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The GAS PefCD exporter is a MDR system that confers resistance to heme and structurally diverse compounds.

Sachla AJ, Eichenbaum Z - BMC Microbiol. (2016)

Bottom Line: This mutant was hypersensitive to heme, exhibiting significant growth inhibition already in the presence of 1 μM heme.Finally, the absence of the PefCD transporter potentiated the damaging effects of heme on GAS building blocks including lipids and DNA.This is the first heme resistance machinery described in GAS.

View Article: PubMed Central - PubMed

Affiliation: Department of Biology, College of Arts and Sciences, Georgia State University, P.O. Box 4010, Atlanta, GA, 30302-4010, USA.

ABSTRACT

Background: Group A streptococcus (GAS) is the etiological agent of a variety of local and invasive infections as well as post-infection complications in humans. This β-hemolytic bacterium encounters environmental heme in vivo in a concentration that depends on the infection type and stage. While heme is a noxious molecule, the regulation of cellular heme levels and toxicity is underappreciated in GAS. We previously reported that heme induces three GAS genes that are similar to the pefRCD (porphyrin regulated efflux) genes from group B streptococcus. Here, we investigate the contributions of the GAS pef genes to heme management and physiology.

Results: In silico analysis revealed that the PefCD proteins entail a Class-1 ABC-type transporter with homology to selected MDR systems from Gram-positive bacteria. RT-PCR experiments confirmed that the pefRCD genes are transcribed to polycistronic mRNA and that a pefC insertion inactivation mutant lost the expression of both pefC and pefD genes. This mutant was hypersensitive to heme, exhibiting significant growth inhibition already in the presence of 1 μM heme. In addition, the pefC mutant was more sensitive to several drugs and nucleic acid dyes and demonstrated higher cellular accumulation of heme in comparison with the wild type and the complemented strains. Finally, the absence of the PefCD transporter potentiated the damaging effects of heme on GAS building blocks including lipids and DNA.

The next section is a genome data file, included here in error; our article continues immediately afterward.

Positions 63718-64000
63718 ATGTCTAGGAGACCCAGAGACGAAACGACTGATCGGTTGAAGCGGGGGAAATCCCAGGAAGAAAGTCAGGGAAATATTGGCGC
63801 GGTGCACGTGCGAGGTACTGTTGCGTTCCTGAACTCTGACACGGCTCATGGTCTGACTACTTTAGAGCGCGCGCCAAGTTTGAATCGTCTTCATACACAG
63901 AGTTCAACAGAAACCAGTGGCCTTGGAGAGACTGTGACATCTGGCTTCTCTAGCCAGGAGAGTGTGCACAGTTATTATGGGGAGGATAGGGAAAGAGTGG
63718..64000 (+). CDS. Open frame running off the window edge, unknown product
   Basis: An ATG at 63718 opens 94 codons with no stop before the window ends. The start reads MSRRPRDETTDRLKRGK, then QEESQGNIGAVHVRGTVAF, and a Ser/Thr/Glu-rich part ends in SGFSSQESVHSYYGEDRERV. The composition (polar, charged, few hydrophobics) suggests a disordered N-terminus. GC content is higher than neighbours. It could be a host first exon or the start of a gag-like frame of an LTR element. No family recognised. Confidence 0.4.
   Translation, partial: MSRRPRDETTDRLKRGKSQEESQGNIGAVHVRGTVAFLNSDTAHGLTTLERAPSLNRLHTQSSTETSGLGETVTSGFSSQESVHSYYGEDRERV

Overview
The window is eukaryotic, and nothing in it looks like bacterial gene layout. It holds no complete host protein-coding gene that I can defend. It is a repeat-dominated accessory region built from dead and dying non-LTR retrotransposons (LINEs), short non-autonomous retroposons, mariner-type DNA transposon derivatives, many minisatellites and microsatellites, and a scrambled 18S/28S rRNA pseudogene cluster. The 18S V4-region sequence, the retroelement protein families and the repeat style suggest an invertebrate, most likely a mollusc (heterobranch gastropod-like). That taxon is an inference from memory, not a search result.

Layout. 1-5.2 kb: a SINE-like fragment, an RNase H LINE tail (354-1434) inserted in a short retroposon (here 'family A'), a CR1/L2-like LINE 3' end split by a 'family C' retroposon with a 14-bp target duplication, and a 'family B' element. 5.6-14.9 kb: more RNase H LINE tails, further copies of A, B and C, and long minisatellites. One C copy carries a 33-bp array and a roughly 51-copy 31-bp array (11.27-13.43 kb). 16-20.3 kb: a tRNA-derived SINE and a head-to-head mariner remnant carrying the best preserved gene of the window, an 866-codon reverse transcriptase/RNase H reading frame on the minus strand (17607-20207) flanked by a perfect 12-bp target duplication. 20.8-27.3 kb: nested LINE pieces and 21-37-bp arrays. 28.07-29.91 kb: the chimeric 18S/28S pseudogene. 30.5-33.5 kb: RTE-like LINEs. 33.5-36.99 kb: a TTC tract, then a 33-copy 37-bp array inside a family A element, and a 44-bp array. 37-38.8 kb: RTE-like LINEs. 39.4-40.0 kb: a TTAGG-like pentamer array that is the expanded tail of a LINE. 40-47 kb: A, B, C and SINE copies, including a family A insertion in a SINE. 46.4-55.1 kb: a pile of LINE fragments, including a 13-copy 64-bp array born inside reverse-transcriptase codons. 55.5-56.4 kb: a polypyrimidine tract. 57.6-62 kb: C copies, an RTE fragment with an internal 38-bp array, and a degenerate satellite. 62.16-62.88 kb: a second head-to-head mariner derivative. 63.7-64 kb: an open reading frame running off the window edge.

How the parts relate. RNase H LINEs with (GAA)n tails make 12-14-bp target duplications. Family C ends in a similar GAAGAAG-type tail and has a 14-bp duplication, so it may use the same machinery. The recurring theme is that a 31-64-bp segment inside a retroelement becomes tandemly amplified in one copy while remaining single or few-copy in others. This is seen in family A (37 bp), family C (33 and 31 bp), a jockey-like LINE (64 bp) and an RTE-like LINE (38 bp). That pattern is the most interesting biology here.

Conclusion: We show here that in GAS, the pefCD genes encode a multi-drug efflux system that allows the bacterium to circumvent the challenges imposed by labile heme. This is the first heme resistance machinery described in GAS.

No MeSH data available.


Related in: MedlinePlus

Inactivation of the pefCD transporter leads to cellular accumulation of heme in cells grown in the presence of heme. a UV-visible spectra across wavelengths (250–700 nm) were recorded for organic fractions recovered after acidified chloroform extraction performed on a range of hemin chloride standards. b The observed absorbance at 388, 450, and 330 nms from UV scans (of organic fractions) were plugged into Ac = 2A388 − (A450 + A330) equation. The Ac values for standards extracted using chloroform for a range of hemin concentrations (0–4 μM, with 0.5 μM increments) were plotted against its hemin concentrations to generate a standard plot. The line equation of a standard plot was used to extrapolate hemin concentrations in the experimental samples. Cultures of NZ131 (WT), ZE4951 (Mutant), ZE4951/pANKITA5b (Complement), and ZE4951/pKSM201 (Empty vector) strains were treated with 3 μM heme during the mid logarithmic phase of growth (60–70 Klett units). Cells were harvested, washed, and were subjected to chloroform extraction. c UV-visible spectra across different wavelengths (250–700 nm) of the collected organic phases from tests samples were recorded. d Heme concentration in the test samples. The concentrations of heme in the test samples were calculated using the standard curve shown in B. The data are derived from two independent experiments each done in triplicates. The asterisk (*) denotes that the observed P value is statistically significant (P < 0.05) calculated using student t-test (equal variance) at 0.05 levels of significance